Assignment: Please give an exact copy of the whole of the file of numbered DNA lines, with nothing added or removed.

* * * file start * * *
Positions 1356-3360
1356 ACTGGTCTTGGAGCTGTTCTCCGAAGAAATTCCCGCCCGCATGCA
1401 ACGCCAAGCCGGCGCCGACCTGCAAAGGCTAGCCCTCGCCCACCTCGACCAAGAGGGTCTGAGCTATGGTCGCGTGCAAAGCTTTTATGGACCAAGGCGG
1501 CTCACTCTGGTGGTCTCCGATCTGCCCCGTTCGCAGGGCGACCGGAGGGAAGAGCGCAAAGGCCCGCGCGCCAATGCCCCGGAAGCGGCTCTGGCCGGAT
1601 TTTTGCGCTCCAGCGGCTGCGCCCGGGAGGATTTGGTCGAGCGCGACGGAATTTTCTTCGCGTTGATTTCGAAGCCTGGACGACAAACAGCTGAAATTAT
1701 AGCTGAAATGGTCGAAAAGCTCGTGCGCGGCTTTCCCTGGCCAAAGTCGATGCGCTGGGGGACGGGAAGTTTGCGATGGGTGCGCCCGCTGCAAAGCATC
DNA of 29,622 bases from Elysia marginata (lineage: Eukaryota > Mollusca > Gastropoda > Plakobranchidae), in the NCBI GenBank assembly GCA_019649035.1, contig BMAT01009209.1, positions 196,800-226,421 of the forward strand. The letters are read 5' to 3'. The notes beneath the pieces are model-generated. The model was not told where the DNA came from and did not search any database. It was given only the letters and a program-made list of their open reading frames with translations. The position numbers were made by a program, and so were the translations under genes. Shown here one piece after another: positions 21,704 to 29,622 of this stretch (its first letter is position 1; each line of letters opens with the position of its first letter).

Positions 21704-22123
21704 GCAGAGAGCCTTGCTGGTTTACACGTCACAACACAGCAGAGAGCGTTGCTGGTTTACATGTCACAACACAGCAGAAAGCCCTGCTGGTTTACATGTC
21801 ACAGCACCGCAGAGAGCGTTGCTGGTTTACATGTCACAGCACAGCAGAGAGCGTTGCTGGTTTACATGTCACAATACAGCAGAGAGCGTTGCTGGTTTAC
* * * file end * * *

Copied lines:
Positions 1356-3360
1356 ACTGGTCTTGGAGCTGTTCTCCGAAGAAATTCCCGCCCGCATGCA
1401 ACGCCAAGCCGGCGCCGACCTGCAAAGGCTAGCCCTCGCCCACCTCGACCAAGAGGGTCTGAGCTATGGTCGCGTGCAAAGCTTTTATGGACCAAGGCGG
1501 CTCACTCTGGTGGTCTCCGATCTGCCCCGTTCGCAGGGCGACCGGAGGGAAGAGCGCAAAGGCCCGCGCGCCAATGCCCCGGAAGCGGCTCTGGCCGGAT
1601 TTTTGCGCTCCAGCGGCTGCGCCCGGGAGGATTTGGTCGAGCGCGACGGAATTTTCTTCGCGTTGATTTCGAAGCCTGGACGACAAACAGCTGAAATTAT
1701 AGCTGAAATGGTCGAAAAGCTCGTGCGCGGCTTTCCCTGGCCAAAGTCGATGCGCTGGGGGACGGGAAGTTTGCGATGGGTGCGCCCGCTGCAAAGCATC
DNA of 29,622 bases from Elysia marginata (lineage: Eukaryota > Mollusca > Gastropoda > Plakobranchidae), in the NCBI GenBank assembly GCA_019649035.1, contig BMAT01009209.1, positions 196,800-226,421 of the forward strand. The letters are read 5' to 3'. The notes beneath the pieces are model-generated. The model was not told where the DNA came from and did not search any database. It was given only the letters and a program-made list of their open reading frames with translations. The position numbers were made by a program, and so were the translations under genes. Shown here one piece after another: positions 21,704 to 29,622 of this stretch (its first letter is position 1; each line of letters opens with the position of its first letter).

Positions 21704-22123
21704 GCAGAGAGCCTTGCTGGTTTACACGTCACAACACAGCAGAGAGCGTTGCTGGTTTACATGTCACAACACAGCAGAAAGCCCTGCTGGTTTACATGTC
21801 ACAGCACCGCAGAGAGCGTTGCTGGTTTACATGTCACAGCACAGCAGAGAGCGTTGCTGGTTTACATGTCACAATACAGCAGAGAGCGTTGCTGGTTTAC